Petition outlines ‘dysfunctional’ relationship between Vt. Ag and Natural Resources agencies
MONTPELIER, Vt. (WCAX) - A petition sent to the EPA outlines a “dysfunctional” relationship between the Vermont Agency of Natural Resources and the Agency of Agriculture, Food and Markets when it comes to clean water standards and enforcement on farms.
Farmers must follow rules to meet EPA standards for clean water. The groups behind this petition say the goal isn’t to discredit the work farmers have done to clean up Lake Champlain. Farms have been able to bring down the metric tons of phosphorus to head toward EPA targets. The EPA says farms are responsible for more than 95% of phosphorus reduction in Lake Champlain since 2016.
But the Conservation Law Foundation and other petitioners say the process for enforcement and regulation on farms could be tighter, and it’s time all the regulations be under one group. The 41-page petition outlines a slew of allegations about a broken relationship saying “corrective action” is needed immediately.
“There is a need for EPA to step in and make the agencies resolve this,” said Elena Mihaly, the vice president and director of the Vermont Conservation Law Foundation.
Mihaly says they have collected substantial evidence to suggest the two agencies split jurisdiction over water quality is creating “hostility.”
“The level of confusion has made it so that both agencies have been very frustrated at times,” said Mihaly.
Mihaly says neither agency is guilt-free, but they outline in the petition the following:
- Hostility in communication between agencies.
- A disagreement over technical language and which agency should then respond.
- Claims the Agency of Agriculture ignores ANR’s authority.
- A lack of timely referrals from AG to ANR.
- Claims the Agency of Agriculture doesn’t finalize reports and that the agency doesn’t make sure a farmer has proper documentation of their nutrient management like manure.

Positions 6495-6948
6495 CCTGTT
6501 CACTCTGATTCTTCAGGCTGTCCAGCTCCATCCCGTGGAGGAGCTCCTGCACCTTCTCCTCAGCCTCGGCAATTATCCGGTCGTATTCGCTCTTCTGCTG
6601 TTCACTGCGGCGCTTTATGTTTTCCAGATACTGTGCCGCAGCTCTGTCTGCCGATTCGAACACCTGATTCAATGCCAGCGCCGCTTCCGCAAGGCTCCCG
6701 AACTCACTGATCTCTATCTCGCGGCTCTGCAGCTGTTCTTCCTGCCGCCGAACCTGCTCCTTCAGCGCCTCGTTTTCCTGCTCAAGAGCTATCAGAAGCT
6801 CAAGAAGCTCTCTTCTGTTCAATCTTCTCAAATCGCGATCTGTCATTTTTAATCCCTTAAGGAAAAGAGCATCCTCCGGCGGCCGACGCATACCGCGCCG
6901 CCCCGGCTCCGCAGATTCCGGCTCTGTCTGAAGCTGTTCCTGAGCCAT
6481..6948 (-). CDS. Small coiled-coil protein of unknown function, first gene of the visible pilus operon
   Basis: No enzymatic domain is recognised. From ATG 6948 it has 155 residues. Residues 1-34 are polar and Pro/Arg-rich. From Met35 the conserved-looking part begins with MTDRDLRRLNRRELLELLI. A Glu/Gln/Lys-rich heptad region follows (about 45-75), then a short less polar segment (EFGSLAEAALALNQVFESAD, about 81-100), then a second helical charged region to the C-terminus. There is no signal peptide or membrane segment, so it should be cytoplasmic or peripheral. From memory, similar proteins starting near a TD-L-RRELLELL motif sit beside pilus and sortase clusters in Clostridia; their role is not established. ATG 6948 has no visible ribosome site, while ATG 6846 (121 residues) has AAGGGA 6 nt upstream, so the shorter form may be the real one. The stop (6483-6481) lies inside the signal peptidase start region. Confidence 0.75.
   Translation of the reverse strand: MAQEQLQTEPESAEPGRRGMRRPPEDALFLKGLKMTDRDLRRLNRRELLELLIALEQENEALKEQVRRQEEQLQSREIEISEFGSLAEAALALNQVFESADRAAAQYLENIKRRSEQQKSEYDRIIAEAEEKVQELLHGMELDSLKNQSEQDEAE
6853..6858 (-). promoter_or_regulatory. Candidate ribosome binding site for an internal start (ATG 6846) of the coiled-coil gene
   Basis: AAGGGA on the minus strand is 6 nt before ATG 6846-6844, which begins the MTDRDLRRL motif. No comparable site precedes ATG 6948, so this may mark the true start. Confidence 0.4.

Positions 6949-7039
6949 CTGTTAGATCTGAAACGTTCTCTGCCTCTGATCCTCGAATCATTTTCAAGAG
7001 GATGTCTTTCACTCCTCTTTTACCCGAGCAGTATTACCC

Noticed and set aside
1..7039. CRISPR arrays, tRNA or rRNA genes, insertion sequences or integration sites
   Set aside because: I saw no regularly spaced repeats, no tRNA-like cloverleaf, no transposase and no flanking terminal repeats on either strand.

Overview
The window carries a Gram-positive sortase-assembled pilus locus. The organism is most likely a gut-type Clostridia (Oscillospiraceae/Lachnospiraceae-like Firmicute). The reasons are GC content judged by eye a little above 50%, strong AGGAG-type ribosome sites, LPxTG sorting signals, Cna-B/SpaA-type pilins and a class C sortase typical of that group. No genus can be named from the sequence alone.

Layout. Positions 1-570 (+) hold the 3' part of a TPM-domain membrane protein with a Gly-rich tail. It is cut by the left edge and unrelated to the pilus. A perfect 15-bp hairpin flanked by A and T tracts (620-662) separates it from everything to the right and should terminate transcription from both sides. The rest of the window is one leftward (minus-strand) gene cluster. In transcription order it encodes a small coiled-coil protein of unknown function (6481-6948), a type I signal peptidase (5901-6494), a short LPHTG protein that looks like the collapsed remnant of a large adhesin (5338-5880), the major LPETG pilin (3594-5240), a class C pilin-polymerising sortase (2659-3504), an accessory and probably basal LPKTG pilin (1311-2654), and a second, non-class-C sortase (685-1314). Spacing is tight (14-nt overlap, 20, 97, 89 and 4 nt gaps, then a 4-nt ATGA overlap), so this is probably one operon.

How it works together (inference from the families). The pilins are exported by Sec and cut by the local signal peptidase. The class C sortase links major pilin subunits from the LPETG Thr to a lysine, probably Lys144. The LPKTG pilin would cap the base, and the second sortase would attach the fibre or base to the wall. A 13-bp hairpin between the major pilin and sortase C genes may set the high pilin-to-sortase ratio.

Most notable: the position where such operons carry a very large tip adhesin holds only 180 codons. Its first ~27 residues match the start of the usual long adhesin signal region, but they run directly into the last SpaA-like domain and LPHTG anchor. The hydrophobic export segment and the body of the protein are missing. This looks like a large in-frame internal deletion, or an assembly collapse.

Mihaly says allowing ANR to have complete jurisdiction would allow for more progress.
“This petition is not about farmers. It’s about agencies, it’s about good governance, and about if these agencies are not able to work out their dysfunctional dynamics themselves, which they have been unable to do for-- I would argue-- decades now. Then there is a need for EPA to step in and make the agencies resolve this,” said Mihaly.
To do that, the petition asks the EPA to step in and force corrective action. If that correction can’t be made, the petition calls for the state to be stripped of water pollution regulation until corrections are made.
But the Agency of Agriculture and the Department of Environmental Conservation disagree.
“What you have here is a law firm that has probably cherry-picked a few examples where there could have been some conflict if it wasn’t an easy call,” said Anson Tebbetts, Vermont’s agriculture secretary.
“They are selecting evidence from reams of public records requests to present the argument that they want to pick,” said Peter Walke, the Vermont Department Environmental Conservation commissioner.
Both groups maintain they are meeting clean water standards as set by the Clean Water Act.
Walke says conflict is inevitable within agencies with different mandates but plans to keep communication open with the Agency of Agriculture.
“I believe there is always a better way for two agencies to interact. I do not believe the relationship is broken,” said Walke.
Walke says he plans to look at the criticism received and check them with other stakeholders like farmers.
Tebbetts says he won’t let this be a distraction and will continue to work closely with ANR.
“I am extremely proud of the work we are doing at the Agency of Ag and extremely proud of the work going on at the other agency, ANR, our partner,” said Tebbetts.
Mihaly maintains this is now in the hands of EPA to decide how to proceed.
An EPA spokesperson says they have received the petition and plan to work with the petitioner and state in resolving the issues.
The Champlain Valley Farmer Coalition says it believes the authority should remain with the Agency of Agriculture and cites how farmers around the state have worked to reduce the phosphorus load in the lake.
“VAAFM has the technical support and funding to assist farmers with addressing these issues and adopting innovative agricultural practices,” the coalition said in a statement.
They do say more clarity is never a bad thing so that they aren’t caught in the middle.
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